The international premiere of Anna Gawlita's short documentary "Horse Riders" has just took place at Ji.hlava Festival in Czech Republic. Take a minute and read our review.

Witty and eye-catching observations from an annual horse pilgrimage in a Polish village near Opole become for Anna Gawlita a starting point for a small, black-and-white essay about the sacred and the profane. Krzyżoki - as we can read in the closing credits - is a "regional tradition, probably of the pagan origin, kept alive in the southern Poland. Each year on Easter Sunday a horse pilgrimage sets off from a church in the village of Sternalice near Opole. The pilgrims ask for good crop and protection from natural disasters". Gawlita's documentary picture can be read both ways: as an ethnographical impression depicting an important period for the villagers, and as a film exposing a man, faith and church; a film in which religious rites intertwine with ritual feast, food and alcohol.

Step by step Gawlita describes the course of the holiday celebrations; each element, each action is equally important here: horses being loaded, prayers of the faithful, journey of the holy figure or the stops in the pilgrimage, when alcohol is generously passed around. There are not many words in this film, but the black-and-white frames by Tomasz Walski are like pictures captured in motion that record the reality in its key moment. There is something in this film that brings to mind Ślesicki and Karabasz - an ethnographic photograph of a man, an animal and nature; an admiration of movement, gesture and fleeting beauty. But in "Horse Riders" there is also something  from Wiszniewski's films - the fascination with statues and building statuesque heroes from "ordinary" people. However, the air escapes from the statues built by Gawlita; the characters in "Horse Riders" rise and fall not only during the holiday, but also right there before our eyes, with all their belongings displayed in the background.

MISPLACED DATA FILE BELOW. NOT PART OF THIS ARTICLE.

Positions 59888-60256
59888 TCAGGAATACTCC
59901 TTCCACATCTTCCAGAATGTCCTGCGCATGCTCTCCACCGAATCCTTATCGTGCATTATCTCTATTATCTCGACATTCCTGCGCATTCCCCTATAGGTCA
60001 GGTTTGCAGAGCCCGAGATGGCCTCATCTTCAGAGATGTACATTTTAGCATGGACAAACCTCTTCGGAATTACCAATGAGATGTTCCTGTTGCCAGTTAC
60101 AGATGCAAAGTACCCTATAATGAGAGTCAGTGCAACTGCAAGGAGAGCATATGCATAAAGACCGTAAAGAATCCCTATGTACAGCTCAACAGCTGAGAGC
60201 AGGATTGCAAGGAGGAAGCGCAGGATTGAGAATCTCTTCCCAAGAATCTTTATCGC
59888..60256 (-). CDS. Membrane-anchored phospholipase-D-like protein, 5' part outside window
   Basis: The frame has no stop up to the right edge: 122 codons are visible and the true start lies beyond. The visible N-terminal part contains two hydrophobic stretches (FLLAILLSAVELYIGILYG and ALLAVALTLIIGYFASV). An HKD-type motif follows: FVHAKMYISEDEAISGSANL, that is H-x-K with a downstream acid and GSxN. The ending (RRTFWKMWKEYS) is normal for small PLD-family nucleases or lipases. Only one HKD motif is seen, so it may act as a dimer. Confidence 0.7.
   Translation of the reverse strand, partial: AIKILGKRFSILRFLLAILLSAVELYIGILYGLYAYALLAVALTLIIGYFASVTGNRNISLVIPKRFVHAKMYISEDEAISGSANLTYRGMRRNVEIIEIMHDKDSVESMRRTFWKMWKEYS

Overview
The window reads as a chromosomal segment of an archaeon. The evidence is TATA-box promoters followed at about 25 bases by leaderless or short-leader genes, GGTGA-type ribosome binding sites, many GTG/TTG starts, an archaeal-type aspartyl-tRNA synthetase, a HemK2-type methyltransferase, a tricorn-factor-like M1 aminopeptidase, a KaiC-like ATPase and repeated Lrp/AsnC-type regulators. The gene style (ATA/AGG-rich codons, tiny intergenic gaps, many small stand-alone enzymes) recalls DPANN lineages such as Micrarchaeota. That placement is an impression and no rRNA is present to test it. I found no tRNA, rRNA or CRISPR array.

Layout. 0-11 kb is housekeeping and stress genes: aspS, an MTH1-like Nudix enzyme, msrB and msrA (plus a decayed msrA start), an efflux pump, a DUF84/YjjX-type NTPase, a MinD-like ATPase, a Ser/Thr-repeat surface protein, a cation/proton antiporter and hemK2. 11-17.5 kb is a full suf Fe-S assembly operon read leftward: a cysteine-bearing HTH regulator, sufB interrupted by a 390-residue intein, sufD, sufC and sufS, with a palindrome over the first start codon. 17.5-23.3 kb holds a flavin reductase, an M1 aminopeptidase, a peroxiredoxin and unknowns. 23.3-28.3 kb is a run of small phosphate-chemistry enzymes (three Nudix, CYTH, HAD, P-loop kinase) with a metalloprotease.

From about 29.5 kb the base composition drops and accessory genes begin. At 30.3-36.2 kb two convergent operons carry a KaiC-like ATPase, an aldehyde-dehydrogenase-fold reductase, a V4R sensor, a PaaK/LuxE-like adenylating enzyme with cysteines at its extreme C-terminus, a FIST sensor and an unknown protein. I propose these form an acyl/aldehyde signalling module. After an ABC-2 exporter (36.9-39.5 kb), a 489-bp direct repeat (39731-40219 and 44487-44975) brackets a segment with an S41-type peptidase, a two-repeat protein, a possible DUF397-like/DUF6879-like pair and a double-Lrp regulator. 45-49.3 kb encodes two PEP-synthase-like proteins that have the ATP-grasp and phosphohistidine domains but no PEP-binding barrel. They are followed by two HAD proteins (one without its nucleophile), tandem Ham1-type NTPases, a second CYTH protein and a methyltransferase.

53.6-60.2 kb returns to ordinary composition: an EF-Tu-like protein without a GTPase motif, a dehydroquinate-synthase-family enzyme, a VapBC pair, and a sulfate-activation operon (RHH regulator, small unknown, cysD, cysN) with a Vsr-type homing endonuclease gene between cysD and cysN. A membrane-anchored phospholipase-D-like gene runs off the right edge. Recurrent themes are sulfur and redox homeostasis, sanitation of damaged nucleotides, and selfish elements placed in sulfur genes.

Due to the precise editing, the character of the holiday is reflected in the entire film structure. Firstly, when the horses are being prepared to be transported, the screen "vibrates" with single, disturbed shots. In the last frame before the title, we look into the deep eyes of a defenceless horse. The animals in Gawlita's film are silent witnesses and victims of the human hypocrisy. When the horses are finally handed out to the pilgrims, the picture becomes dynamic: movements of the camera, the length and sequence of the shots, close plans, all that harmonises with the particular elements of the holiday celebration. Praying, horse riding around nearby households, zealous singing under the influence of alcohol - this visual chase is additionally complemented with close shots of a small figure of Resurrected Christ, which travels from one house to another, passed from hand to hand like a trophy.

"Horse Riders" is one of the most interesting documentaries released in recent years. It is a film that is made of reality and before our eyes becomes a deep essay written with a camera.

Daniel Stopa